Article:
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The conservative view on this matter is that these decisions should be made on the state level, not federal. Furthermore, the conservative party argues against any form of monetary penalties if people fail to adhere to these healthcare laws. For example, under the Affordable Care Act, there is fine for people that do not have health insurance. The conservative view is against this concept of health insurance mandate compliance. This side of the argument can be traced back to the conservative pillar that “conservatives uphold voluntary community, quite as they oppose involuntary collectivism” (Kirk, 4). Additionally, conservatives believe that:
the decisions most directly affecting the lives of citizens are made locally and voluntarily. Some of these functions are carried out by local political bodies, others by private associations; so long as they are kept local, and are marked by the general agreement of those affected, they constitute healthy community. (Kirk, 4)
In layman’s terms, conservatives believe that decisions that greatly impact citizens, such as healthcare, should be decided by a governing body close to the population. This big of a decision cannot and should not be made by the federal governing body since each state has a different set of circumstances. There is no way that the federal government is completely aware of the needs of the people of each state. Furthermore, conservatives are against forced collectivism. Leaving healthcare mandates to the federal level means that these decisions are being made for the entire nation. It is forced collectivism by means of the nation instead of the individuality of each state. Moreover, giving that kind of collective power to the federal government “gives way to a standardizing process hostile to freedom and human dignity” (Kirk, 4). Each state should have the freedom and ability to decide what is best to uphold or bolster the standard of living created in each. Furthermore, each person should be given the freedom to make their own choices about a personal matter such as healthcare. Penalizing people for not complying with healthcare mandates takes away this freedom of decision.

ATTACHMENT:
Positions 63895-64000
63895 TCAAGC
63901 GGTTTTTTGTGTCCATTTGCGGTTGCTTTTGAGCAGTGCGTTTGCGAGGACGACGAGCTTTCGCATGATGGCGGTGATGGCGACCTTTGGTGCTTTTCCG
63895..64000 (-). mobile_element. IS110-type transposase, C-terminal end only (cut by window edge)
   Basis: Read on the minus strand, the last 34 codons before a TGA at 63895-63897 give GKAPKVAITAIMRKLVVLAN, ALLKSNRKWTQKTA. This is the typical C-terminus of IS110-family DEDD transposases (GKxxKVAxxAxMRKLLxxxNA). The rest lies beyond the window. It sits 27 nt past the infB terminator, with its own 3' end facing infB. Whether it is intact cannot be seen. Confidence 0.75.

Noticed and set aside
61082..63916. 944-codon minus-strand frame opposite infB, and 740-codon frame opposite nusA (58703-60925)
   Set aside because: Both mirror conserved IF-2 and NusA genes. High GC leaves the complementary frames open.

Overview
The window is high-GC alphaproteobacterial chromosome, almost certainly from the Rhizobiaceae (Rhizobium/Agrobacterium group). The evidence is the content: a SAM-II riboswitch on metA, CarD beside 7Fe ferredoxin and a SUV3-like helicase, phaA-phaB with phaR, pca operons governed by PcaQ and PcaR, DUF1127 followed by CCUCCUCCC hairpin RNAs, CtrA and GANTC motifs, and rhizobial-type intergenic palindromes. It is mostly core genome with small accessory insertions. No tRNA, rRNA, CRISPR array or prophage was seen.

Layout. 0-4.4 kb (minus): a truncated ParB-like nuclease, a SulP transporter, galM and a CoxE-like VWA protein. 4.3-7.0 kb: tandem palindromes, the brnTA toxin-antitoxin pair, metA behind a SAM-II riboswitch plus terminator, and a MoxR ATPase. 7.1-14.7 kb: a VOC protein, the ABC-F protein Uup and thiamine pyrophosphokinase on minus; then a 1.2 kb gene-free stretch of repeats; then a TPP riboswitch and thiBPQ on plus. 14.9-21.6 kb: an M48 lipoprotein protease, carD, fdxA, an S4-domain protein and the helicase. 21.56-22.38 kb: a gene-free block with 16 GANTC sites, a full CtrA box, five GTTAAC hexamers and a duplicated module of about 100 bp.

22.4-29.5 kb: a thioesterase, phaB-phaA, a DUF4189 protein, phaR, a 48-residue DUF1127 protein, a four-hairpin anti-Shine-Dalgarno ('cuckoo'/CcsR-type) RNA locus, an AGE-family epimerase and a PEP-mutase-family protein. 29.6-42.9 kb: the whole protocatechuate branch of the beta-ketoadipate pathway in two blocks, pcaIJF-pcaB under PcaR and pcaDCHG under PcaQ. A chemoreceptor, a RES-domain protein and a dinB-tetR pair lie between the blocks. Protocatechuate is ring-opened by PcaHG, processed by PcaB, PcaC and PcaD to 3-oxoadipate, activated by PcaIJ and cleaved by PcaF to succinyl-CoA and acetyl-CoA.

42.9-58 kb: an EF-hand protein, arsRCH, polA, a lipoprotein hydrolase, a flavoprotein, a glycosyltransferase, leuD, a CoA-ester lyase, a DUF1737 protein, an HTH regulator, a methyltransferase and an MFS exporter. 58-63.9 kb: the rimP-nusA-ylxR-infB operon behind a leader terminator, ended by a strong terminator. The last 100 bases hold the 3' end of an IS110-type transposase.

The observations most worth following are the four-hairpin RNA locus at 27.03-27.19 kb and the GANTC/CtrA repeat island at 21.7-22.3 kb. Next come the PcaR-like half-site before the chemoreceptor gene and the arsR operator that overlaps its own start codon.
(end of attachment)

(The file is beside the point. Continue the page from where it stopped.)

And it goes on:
On the contrary, liberals argue for healthcare mandates on the federal level. They also support the idea of monetary penalties for noncompliance. This aligns with the current themes seen in the Affordable Care Act, also known as Obamacare. The Affordable Care Act is a federally mandated healthcare act that penalizes people that do not have insurance. This view can be explained by the classical liberal idea that: